Geology news

Tropical Antarctic

At ... the mid Cretaceous was one of the warmest periods in the history of the earth - which is why it pops up in research so often, as a result of modern climate change. It is like picking low hanging fruit, as they say, unable to get at the nice fat damsons a bit higher on the tree. You could use a walking stick I suppose and give them a biff to dislodge them so they fall - but they've tried that with a hockey stick.

El Nino inside Coral

At ... ancient corals in the Pacific have been found to be a record of past water temperature - and the comings and goings of El Nino events. The record, at the moment, goes back a thousand years - see ....

Koppie Loskop

The image below is a hill in South Africa with exposed strata from before and after the Permian extinction event (in geological terminology, a Member of the Balfour Formation). The upper part contains layers deposited after the extinction event 252 million years ago. According to new research the mass extinction played out differently and at different times on land and in the sea, as a result of redating a fossil bed in South Africa and another in Australia. Obviously, logic would demand that if there was a global catastrophe this could not be so.

Japanese Earthquake

At .... reference to the earthquake and tsunani that struck Japan back in 2011. It was the 4th most powerful sisnce modern record keeping began, generating tsunami waves that reached as high as 125 feet in height. It was responsible for a large loss of life - 20,000 souls. The earthquake is thought to have occurred in a subduction zone (btween two plates). Hundreds of square feet of sea floor luched horizontally by 160 feet it is calculated. Thrusting upwards by 33 feet.

Half Hour Shorter

At ... ancient mollusc shell shows days were half hour shorter 70 million years ago- slap bang in the end of Cretaceous impact event (depending on how you interpret the sedimentary layers laid down as a result of the impact event). The date of the mollusc shell is the intriguing point as it would have lived prior to the Chicxulub asteroid strike (however you wish to date those sedimentary layers, uniformitarian or catastrophist).

A Sea Level Problem

At .... the problem is the mainstream theory to account for sudden drops or rises in sea historical sea levels. For instance, continental shelf systems, including the one beneath the Bering Sea (see image below), was dry land during the Late Glacial Maximum.

Australian Fossil River

At ... which relates to an article in the journal Geology ( ) and concerns traces of a massive river and delta that existed when Gondwana dominated the southern hemisphere. Gondwana included as one continent Antarctica, India, Australia, New Guinea etc. Geologists think the vegetation associated with this river, and in particular the delta region, may lead them to oil resources.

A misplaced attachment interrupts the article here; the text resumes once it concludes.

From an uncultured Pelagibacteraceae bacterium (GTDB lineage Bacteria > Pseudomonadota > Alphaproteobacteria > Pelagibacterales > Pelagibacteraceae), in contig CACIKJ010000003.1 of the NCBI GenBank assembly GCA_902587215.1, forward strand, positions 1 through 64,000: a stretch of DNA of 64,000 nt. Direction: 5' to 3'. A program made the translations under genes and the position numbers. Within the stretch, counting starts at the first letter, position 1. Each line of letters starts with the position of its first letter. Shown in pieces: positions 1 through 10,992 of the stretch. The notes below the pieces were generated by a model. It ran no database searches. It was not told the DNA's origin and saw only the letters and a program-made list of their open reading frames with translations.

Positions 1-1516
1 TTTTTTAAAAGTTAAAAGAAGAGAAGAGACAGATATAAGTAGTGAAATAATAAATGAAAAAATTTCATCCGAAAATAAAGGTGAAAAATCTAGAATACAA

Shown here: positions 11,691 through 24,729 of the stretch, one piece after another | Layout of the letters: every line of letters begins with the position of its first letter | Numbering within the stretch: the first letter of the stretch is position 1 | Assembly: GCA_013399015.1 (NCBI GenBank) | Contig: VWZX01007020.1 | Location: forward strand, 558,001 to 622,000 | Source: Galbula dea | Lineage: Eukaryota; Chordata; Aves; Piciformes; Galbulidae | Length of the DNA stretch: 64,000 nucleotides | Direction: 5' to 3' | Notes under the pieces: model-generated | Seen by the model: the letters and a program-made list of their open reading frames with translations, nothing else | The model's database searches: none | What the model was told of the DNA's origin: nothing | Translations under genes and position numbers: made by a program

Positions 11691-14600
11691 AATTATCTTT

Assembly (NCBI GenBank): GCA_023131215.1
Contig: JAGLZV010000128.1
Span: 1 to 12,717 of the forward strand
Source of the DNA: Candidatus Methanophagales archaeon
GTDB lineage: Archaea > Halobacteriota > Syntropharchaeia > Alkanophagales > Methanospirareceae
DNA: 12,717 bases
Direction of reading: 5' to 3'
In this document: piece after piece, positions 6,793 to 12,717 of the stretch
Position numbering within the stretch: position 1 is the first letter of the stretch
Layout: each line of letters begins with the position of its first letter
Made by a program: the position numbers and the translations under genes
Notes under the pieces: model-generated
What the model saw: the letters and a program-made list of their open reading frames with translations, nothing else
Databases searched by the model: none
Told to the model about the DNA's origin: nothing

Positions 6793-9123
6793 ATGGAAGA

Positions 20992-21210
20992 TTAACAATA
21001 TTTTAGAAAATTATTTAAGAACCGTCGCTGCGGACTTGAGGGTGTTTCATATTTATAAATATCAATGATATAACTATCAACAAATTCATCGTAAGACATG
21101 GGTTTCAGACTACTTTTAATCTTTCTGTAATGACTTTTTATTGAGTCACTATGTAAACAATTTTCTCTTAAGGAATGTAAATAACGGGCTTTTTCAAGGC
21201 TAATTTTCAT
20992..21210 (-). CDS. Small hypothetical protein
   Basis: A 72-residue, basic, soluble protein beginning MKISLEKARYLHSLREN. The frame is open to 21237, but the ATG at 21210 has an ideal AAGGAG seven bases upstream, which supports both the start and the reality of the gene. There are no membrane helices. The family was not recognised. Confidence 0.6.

Mega Waves

Sent in by William. At breed-megawaves-in-japan/ ... submarine canyons on the continental shelf system offshore of Toyama Bay in Japan seem to be involved in the huge winter waves that appear out of nowhere - up to 32 feet high. Wave after wave can batter the shoreline, all day long. The waves have been documented for centuries but scientists have been flummoxed as to how they form. The shape of the bay's peninsular allows only ocean swells from the north and northeast to travel inland ...

Zealandia Deformation

Time for a spot of geology. At ... an emerging mainstream consensus view suggests gases, and in particular carbon gases, released by the Siberian Traps, an enormous upwelling of volcanic lava, contributed to a global mass extinction event 254 million years ago. New research seems to have provided a spoiler, putting a damper on the now popuar explanation. Basically, the authors of the new paper are saying that volcanism was a major catalyst - but something extra was at work.

Antarctic Geology

At ... change in the Antarctic from 35 million years ago is said to chronicle past climate change. That is the necessary nod of the head towards the modern equivalent of eugenics as nobody is actually going  to dig through lots of the ice cap to view the rocks beneath. The research team looked at the sea bed near Drakes Passage. This is the body of water that separates South America from Antarctica, but specifically the area between Cape Horn and the South Shetland Islands.